ROME (AP) — Divers resumed the search today for 21 people still missing after a cruise ship capsized off the Tuscan coast, but rough seas forecast for later in the day added an element of uncertainty to the operation and plans to begin pumping fuel from the stranded vessel.

The $450 million Costa Concordia was carrying more than 4,200 passengers and crew when it slammed into a reef and capsized Friday after the captain made an unauthorized diversion from his programmed route and strayed into the perilous waters.

Eleven people have been confirmed dead, their bodies removed from the ship and frigid waters.

Divers were focusing on an evacuation route on the fourth level, now about 60 feet below the surface, where five bodies were found earlier this week, Navy spokesman Alessandro Busonero told Sky TG 24.

Officials restarted the search after determining the ship had stabilized after shifting on the rocks 24 hours earlier.

The ship’s sudden movement also postponed the start of the weekslong operation to extract the half-million gallons of fuel on board the vessel, as Italy’s environment minister warned Parliament of the ecological implications if the ship sinks.

“Today is an important day, the weather forecasts are negative, rough sea, we’ll have to see how the ship reacts to that,” firefighter spokesman Luca Cari said today.

Authorities on Wednesday identified the first victim: Sandor Feher, a 38-year-old Hungarian musician working aboard, who a fellow musician said helped crying children into lifejackets, then disappeared while trying to retrieve his beloved violin from his cabin. His body was found inside the wreck and identified by his mother who traveled to Italy, according to the Hungarian Foreign Ministry.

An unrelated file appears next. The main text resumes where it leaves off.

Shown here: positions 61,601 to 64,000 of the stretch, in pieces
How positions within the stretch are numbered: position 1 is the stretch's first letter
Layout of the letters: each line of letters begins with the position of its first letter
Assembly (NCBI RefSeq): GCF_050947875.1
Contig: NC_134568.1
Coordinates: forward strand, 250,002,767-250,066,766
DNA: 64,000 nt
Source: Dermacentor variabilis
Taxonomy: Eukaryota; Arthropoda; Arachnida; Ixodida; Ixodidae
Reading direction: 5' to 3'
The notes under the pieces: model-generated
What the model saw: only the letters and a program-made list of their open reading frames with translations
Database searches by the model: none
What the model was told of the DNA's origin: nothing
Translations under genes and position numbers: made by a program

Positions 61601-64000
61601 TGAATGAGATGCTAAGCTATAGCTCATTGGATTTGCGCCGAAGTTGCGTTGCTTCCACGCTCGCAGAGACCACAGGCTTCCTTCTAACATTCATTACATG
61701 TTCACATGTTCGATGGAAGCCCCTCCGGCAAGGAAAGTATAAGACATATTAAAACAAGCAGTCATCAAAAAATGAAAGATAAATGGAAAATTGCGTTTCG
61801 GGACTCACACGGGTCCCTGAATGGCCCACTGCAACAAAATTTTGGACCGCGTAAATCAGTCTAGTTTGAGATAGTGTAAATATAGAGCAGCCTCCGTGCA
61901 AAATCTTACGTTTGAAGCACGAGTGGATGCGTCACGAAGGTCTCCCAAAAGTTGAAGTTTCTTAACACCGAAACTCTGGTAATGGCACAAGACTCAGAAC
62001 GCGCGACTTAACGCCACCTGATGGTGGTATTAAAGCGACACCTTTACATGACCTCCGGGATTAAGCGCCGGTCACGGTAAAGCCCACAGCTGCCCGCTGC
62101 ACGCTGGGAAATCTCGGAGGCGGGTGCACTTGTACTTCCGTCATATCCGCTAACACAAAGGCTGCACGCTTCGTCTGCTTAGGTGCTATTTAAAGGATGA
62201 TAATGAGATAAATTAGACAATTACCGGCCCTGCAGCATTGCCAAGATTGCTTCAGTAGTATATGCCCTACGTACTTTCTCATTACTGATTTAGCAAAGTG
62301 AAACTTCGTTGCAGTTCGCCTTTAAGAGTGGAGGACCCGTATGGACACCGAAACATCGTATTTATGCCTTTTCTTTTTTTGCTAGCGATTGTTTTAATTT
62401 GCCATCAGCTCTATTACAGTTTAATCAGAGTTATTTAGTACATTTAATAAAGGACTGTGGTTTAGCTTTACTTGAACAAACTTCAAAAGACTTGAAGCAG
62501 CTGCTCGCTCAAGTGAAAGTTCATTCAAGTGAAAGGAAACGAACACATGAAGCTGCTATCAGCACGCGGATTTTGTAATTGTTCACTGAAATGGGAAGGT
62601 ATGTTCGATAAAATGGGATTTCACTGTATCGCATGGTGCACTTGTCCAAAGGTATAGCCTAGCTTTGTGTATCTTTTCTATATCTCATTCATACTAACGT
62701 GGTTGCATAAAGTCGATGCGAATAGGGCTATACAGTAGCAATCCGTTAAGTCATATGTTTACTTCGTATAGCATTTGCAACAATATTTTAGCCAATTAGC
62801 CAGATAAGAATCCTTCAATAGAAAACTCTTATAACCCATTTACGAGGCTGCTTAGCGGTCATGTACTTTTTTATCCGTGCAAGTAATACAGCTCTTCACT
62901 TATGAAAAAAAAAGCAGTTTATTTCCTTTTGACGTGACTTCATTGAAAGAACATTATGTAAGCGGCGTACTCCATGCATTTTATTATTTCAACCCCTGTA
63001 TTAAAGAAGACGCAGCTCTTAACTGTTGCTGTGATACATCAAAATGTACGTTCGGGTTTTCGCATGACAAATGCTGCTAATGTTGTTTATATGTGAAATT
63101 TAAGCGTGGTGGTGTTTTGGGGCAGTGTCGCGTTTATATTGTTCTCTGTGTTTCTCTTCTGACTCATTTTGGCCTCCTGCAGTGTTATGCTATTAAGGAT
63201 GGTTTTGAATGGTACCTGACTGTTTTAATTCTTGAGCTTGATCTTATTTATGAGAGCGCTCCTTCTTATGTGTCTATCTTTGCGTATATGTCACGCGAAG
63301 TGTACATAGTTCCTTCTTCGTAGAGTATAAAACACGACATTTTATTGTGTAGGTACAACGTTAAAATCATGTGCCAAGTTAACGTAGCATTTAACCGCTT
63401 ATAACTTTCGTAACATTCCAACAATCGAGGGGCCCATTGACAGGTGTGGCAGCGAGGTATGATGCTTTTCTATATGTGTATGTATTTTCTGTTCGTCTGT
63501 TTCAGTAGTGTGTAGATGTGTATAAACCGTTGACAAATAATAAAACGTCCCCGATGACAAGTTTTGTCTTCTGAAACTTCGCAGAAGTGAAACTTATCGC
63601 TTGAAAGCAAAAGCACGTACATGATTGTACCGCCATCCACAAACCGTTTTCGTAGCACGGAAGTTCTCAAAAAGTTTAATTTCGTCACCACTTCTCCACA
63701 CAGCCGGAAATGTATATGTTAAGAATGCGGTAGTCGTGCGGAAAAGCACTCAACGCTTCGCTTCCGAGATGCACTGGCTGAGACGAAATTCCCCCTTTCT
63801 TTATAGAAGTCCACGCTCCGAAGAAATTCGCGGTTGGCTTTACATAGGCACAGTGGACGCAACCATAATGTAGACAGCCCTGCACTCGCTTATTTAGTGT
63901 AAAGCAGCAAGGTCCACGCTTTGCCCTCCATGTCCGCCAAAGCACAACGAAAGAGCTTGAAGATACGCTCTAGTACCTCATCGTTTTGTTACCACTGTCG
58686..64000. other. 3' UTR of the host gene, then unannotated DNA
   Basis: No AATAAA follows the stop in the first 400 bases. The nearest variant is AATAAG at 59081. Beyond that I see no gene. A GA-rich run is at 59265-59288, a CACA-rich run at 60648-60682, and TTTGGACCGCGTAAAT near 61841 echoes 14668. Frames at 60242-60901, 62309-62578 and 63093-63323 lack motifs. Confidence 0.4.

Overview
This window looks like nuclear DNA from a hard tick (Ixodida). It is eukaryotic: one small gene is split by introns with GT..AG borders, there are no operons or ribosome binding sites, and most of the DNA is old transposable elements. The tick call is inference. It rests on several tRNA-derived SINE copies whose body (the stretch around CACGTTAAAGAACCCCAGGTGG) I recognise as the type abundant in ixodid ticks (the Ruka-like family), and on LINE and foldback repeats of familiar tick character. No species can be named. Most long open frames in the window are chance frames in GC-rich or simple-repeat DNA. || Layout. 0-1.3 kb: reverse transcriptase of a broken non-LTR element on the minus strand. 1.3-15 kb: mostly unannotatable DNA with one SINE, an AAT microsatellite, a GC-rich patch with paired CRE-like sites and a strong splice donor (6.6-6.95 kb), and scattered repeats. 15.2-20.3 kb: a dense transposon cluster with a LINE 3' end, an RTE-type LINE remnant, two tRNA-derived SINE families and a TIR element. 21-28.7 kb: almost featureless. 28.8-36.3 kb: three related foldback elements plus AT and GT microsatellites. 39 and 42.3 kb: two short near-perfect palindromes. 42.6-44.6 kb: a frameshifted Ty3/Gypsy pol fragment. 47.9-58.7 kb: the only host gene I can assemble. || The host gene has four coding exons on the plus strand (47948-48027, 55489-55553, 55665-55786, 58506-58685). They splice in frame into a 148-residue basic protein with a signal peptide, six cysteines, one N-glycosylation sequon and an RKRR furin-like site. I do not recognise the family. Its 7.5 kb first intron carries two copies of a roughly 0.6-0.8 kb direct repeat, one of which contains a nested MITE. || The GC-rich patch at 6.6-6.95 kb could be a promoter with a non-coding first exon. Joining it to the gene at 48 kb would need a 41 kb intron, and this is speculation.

Of the 11 dead and 21 missing, Italian officials have only released 27 names so far. They are two Americans, 12 Germans, six Italians, four French, and one person each from Hungary, India and Peru.

Among the missing are an Italian father and 5-year-old daughter. The girl’s mother issued a fresh appeal to speed the search and for passengers who saw the pair to come forward to help determine where they were last seen.

“Don’t stop, bring home my daughter. Get her out,” Susy Albertini, 28, said on Italian television Wednesday evening after meeting with government and port officials in Tuscany.

Albertini last saw her daughter, Dayana Arlotti, on Thursday when she dropped her off at nursery school in Rimini on Italy’s Adriadic coast, according to La Voce di Romagna newspaper. Her estranged husband picked up the girl afterward to prepare for the cruise.

William Arlotti, 36, had taken his daughter on on the cruise with his girlfriend, Michela Marconcelli, who survived. She reported seeing Dayana, who was wearing a lifejacket, slide into the water when the boat shifted, but said someone helped retrieve her, the newspaper reported.

Marconcelli said she was pushed forward onto the life raft, and lost track of her companion and his daughter.

Other missing include retirees Jerry and Barbara Heil of White Bear Lake, Minn. The couple were treating themselves after putting four children through college.

The Heil children said in a blog post Wednesday that their parents were not among the passengers whose bodies were recently recovered, and they were praying that weather conditions would improve so authorities could resume search operations.

Capt. Francesco Schettino, who was jailed after he left the ship before everyone was safely evacuated, was placed under house arrest Tuesday, facing possible charges of manslaughter, causing a shipwreck and abandoning his ship.

The ship’s operator, Crociere Costa SpA, has accused Schettino of causing the wreck by making the unapproved detour, and the captain has acknowledged carrying out what he called a “tourist navigation” that brought the ship closer to Giglio.

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